It took just a bit over four days to get military assistance in any sort of meaningful numbers to New Orleans. Are we supposed to be impressed when it finally arrived?!?

What can learn from the unbelievably slow military response?- First, that most of the military folks were coming by highway or ocean from distant parts of the country.
It is roughly 1100 miles from Madison, WI to New Orleans, LA. Google estimates that distance can be driven in just a shade under 18 hours. So, if you ordered up the local National Guard Military Police unit (which has happened) and told them to hit the road, they could be in New Orleans in under one day.

And yet, those folks weren't scheduled to leave until yesterday.

One good question might be, "Why didn't they fly?" Let's assume there is a shortage of military transport aircraft in the United States (a valid assumption given the number currently employed in Iraq and elsewhere). How much effort would it take to charter a few commercial planes to fly troops to New Orleans? Was United Airlines realistically going to say, "Well, we'd like to fly troops to Louisiana, but we've got this half-full flight from O'Hare to Boise that we need to fly instead." Sure, they'd have to land somewhere like Baton Rouge and the troops would be bussed into the city, and they probably wouldn't have their heavy equipment with them, but they would have themselves, their uniforms, their radios, and their guns, and that's what important. New Orleans didn't need a company of field artillery, they needed 10,000 guys with guns interested in law and order.

But, it seems obvious that most of the National Guard units drove to LA.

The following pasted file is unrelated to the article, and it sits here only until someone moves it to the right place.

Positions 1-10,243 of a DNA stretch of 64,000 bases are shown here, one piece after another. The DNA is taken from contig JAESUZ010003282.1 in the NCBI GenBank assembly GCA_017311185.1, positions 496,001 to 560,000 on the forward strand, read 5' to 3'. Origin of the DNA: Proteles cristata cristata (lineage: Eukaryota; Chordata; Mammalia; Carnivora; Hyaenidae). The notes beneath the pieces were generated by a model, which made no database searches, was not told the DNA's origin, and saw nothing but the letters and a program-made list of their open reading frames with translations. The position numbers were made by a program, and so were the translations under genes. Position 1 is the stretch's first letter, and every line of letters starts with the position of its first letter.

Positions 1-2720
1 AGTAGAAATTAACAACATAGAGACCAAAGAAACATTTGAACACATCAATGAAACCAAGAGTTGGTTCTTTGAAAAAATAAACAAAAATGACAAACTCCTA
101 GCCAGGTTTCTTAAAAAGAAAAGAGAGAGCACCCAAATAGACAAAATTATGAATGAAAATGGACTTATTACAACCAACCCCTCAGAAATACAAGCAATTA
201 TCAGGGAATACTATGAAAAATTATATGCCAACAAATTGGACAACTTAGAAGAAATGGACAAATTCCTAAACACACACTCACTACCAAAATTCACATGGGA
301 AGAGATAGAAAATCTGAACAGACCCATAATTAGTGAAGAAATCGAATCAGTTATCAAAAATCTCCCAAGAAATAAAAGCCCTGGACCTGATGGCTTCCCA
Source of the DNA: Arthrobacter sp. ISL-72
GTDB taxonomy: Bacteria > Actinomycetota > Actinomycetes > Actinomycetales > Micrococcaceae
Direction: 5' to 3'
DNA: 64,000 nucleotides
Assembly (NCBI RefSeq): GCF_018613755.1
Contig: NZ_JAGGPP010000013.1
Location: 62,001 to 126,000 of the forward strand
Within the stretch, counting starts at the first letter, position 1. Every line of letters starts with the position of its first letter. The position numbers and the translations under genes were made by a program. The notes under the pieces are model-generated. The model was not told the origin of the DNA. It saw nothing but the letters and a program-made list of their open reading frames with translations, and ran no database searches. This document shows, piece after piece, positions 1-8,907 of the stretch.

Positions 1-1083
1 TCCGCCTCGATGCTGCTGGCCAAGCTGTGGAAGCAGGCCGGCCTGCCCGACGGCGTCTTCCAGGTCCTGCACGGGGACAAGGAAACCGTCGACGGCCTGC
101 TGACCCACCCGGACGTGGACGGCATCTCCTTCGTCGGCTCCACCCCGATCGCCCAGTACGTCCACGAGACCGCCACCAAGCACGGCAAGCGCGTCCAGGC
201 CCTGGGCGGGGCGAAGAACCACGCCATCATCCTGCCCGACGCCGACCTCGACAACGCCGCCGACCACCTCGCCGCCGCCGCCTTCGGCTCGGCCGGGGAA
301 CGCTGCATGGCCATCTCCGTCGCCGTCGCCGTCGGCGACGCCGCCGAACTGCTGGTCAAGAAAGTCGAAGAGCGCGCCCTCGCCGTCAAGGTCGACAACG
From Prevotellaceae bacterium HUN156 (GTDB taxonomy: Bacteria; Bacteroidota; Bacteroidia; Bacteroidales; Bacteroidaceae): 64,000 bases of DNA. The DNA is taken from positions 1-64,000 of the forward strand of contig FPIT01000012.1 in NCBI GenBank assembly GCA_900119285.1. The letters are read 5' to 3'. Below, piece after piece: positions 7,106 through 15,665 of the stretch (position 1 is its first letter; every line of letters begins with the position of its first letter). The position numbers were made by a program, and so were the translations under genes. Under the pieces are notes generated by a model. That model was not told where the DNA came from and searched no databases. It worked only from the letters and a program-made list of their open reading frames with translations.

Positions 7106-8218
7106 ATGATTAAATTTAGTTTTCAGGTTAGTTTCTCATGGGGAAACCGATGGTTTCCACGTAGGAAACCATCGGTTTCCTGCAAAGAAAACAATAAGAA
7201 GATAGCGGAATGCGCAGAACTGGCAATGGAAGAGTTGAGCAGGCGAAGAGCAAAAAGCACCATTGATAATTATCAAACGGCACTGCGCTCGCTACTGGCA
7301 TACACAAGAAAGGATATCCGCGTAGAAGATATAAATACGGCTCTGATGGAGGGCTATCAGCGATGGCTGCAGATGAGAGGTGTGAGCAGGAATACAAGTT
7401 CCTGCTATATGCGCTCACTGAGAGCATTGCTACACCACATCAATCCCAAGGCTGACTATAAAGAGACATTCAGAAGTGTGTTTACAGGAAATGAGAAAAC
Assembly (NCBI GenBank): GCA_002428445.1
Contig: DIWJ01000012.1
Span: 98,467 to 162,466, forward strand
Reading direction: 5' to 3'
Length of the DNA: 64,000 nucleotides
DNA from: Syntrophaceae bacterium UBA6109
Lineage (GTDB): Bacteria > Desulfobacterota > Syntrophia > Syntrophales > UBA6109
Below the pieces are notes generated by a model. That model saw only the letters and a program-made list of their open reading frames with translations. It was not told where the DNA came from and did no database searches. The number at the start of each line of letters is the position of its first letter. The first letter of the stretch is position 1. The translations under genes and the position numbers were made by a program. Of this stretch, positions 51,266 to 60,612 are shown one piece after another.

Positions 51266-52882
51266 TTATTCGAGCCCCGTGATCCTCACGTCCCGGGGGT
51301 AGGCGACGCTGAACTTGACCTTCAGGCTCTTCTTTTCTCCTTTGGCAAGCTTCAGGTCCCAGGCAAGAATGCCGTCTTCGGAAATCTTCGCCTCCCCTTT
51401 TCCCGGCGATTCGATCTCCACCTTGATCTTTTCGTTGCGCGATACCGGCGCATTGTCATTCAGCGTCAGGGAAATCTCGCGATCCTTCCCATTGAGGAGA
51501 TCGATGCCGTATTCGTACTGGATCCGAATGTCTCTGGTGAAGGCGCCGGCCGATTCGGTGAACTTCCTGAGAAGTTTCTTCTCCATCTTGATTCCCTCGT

• If you look at the list of resources being sent to New Orleans, it is reasonably pathetic considering the wealth of this nation and the amount of money spent each and every year on the military. We're supposed to feel proud that four helicopters from Pennsylvania are being sent? The 823rd Red Horse squadron is coming with fifteen vehicles? Wow. Fifteen whole vehicles. Eight airlift helicopters? That's what we get for our multi-billion dollar defense budget? The DoD operates about 5500 helicopters [pdf]. Not all of those aircraft are capable of picking people off rooftops or evacuating hospitals, but even those that aren't capable of such things could be put to use. If looters are shooting at helicopters, why not simply use Apache helicopters (armored against small arms fire) to direct rescuers and troops on the ground? Helicopters traditionally used for scouting or artillery spotting could be used to assess damage, direct traffic, and the like. But, wherever the military has those 5500 helicopters stashed, it isn't about to send more than a double-handful to New Orleans.

  • There was absolutely zero planning on the Federal Government's part for what might happen after the hurricane hit. Look at what's happening at one of the Louisiana military bases. The SeaBees, also known as the United States Navy Construction Battalion, were evacuated from one of the local bases prior to the storm's arrival. Apparently, they were told, "Don't call us; we'll call you." The military is now asking the Seebees to call-in because, gosh, we could use their services and the military doesn't know where they are.

What colossal dimwit sends the Seabees away from a hurricane zone without clear instructions on how to communicate once the danger has passed?!? That's like misplacing the 101st Airborne in the middle of a war.

The Seabees. Their motto is, "Can do." Builders of uncountable earthworks, bases, and the like in warzones and peacetime alike. Sure glad we don't have them on the job right now. It's not like there is a couple thousand giant civil engineering problems to be solved.

  • One of my new favorite people is Lt. General Russel Honore. He's spoken with CNN several times via telephone, and I love it when he ends his response to a question with, "Over." That's just too cool.